Effect of heart rate on the canine end-systolic pressure-volume relationship.
Although the rate dependence of isolated muscle contractility is well known, the ventricular end-systolic pressure-volume relationship (ESPVR) has been reported to be insensitive to heart rate. To resolve this contradiction, we used an isolated, ejecting canine heart preparation perfused at a constant coronary arterial pressure. Heart rate was changed from 60 to 200 beats/min in steps of 20 beats/min. At least 10 pressure-volume loops under different filling pressures were obtained at each heart rate in each of six hearts. Over a heart rate range from 60 to 120 beats/min, the slope of the ESPVR (Ees) increased significantly from 3.5 +/- 0.4 (SE) to 5.3 +/- 0.6 mm Hg/ml. In the range between 120 and 180 beats/min there was little change in Ees (5.3 +/- 0.6 to 5.4 +/- 0.6 mm Hg/ml), but at 200 beats/min Ees increased slightly to 5.7 +/- 0.5 mm Hg/ml. The volume axis intercept (V0) of the ESPVR changed little over the range of heart rate from 60 to 160 beats/min (10.2 +/- 2 ml to 9.4 +/- 1.3 ml) but increased to 15.2 +/- 1.2 ml at a rate of 200 beats/min. The change in ESPVR with increase in heart rate from 60 to 120 beats/min (i.e., increase in Ees without change in V0) is the same as those seen with a positive inotropic intervention with calcium or cathecholamines, whereas the V0 changes over the range from 160 to 200 beats/min is similar to those seen with regional ischemia.(ABSTRACT TRUNCATED AT 250 WORDS)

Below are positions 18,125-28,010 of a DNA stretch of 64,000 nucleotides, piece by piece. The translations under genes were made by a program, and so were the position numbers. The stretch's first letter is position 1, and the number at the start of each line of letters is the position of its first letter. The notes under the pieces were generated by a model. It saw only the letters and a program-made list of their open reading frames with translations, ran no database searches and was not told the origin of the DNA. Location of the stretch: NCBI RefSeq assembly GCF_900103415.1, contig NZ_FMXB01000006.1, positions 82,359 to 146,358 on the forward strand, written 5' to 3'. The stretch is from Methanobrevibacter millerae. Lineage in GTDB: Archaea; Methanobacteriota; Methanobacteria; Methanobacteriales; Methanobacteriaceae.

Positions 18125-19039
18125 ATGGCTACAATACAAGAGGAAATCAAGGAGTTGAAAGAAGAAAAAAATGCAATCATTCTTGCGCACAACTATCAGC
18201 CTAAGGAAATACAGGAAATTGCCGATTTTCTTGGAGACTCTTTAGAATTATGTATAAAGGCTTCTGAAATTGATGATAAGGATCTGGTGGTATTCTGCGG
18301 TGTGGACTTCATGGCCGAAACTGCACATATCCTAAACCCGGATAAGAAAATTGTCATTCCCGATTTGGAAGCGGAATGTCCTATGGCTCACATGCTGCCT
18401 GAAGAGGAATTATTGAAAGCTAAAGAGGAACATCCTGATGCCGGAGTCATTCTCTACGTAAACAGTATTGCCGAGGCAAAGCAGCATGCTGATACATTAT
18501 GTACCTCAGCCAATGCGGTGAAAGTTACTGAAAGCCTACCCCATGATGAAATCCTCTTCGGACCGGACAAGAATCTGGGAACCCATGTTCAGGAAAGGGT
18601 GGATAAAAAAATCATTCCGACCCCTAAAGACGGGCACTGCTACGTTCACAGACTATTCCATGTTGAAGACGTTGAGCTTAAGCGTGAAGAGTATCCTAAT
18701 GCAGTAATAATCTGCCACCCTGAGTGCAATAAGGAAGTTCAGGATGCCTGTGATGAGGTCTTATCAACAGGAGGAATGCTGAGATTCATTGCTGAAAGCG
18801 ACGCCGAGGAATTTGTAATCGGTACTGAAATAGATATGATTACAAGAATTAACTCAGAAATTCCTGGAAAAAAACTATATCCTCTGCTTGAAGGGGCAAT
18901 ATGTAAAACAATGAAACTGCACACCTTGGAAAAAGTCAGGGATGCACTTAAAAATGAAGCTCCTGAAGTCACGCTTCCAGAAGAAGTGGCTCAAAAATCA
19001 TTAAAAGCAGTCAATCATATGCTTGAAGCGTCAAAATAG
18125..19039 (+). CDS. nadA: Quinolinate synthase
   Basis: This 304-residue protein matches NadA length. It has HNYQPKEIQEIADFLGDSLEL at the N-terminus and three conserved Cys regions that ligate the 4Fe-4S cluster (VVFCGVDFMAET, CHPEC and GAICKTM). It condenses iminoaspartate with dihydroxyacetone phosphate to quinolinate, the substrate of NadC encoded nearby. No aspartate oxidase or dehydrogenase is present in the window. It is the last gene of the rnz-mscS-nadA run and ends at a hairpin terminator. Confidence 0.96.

- Copyright © 1985 by American Heart Association